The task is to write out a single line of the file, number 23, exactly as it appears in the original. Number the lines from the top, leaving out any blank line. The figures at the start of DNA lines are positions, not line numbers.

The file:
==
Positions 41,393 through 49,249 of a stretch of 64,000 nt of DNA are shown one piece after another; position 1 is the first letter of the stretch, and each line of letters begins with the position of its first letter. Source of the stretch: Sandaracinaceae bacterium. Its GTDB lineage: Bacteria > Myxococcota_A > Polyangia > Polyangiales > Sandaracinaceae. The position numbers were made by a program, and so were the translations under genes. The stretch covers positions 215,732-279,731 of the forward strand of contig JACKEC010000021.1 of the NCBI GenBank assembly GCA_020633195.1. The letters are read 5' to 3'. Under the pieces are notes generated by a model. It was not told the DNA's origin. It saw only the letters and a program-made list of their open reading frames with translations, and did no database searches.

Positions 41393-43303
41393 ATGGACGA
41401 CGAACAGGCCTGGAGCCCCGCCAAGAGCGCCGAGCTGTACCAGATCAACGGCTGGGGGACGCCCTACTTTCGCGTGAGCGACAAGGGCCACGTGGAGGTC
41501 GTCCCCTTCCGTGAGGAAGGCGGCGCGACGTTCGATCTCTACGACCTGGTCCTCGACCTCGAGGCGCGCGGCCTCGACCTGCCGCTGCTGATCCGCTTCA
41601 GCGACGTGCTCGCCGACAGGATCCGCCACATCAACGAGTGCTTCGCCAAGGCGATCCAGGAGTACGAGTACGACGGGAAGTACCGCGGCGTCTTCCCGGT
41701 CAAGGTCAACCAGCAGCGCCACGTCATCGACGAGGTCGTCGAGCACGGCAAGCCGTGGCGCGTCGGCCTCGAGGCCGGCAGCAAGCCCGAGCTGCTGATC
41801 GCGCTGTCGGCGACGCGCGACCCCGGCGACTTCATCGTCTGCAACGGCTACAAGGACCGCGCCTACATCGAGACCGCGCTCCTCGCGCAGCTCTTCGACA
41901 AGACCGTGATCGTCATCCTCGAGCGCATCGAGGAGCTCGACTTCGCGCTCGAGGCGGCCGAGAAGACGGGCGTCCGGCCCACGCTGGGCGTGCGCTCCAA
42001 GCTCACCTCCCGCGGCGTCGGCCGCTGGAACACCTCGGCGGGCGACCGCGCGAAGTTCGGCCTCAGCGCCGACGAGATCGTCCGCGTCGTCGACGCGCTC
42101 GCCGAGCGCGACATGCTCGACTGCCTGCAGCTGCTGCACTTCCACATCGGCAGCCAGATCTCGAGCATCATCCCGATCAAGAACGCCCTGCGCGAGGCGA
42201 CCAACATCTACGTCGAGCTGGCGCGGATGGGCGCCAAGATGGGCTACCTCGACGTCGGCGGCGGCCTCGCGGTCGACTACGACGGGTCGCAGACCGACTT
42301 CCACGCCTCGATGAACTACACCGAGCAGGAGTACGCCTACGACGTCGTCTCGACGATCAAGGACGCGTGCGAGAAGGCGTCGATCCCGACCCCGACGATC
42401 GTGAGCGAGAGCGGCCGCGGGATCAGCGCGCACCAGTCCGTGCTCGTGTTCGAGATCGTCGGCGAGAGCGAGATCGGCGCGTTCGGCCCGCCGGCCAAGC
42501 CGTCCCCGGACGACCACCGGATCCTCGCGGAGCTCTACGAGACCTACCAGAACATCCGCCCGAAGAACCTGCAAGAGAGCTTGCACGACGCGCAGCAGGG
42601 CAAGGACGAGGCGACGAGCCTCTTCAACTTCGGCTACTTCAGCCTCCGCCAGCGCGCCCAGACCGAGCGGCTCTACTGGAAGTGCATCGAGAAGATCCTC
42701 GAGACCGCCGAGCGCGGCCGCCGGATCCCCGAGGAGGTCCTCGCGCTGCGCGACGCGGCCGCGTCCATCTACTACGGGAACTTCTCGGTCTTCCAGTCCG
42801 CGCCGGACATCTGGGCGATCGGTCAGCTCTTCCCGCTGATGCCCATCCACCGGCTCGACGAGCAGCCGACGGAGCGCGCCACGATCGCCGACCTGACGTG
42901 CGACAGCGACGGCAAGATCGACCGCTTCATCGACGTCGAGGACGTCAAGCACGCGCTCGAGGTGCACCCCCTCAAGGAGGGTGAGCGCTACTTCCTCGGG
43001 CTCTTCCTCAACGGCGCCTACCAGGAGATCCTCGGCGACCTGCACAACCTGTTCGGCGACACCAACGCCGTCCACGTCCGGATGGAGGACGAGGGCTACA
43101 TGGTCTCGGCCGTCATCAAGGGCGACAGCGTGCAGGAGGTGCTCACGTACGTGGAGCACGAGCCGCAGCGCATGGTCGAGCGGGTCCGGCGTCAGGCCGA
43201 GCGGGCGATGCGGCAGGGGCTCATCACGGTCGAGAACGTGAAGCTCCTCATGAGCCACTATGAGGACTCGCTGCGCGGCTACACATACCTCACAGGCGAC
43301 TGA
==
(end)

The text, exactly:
43301 TGA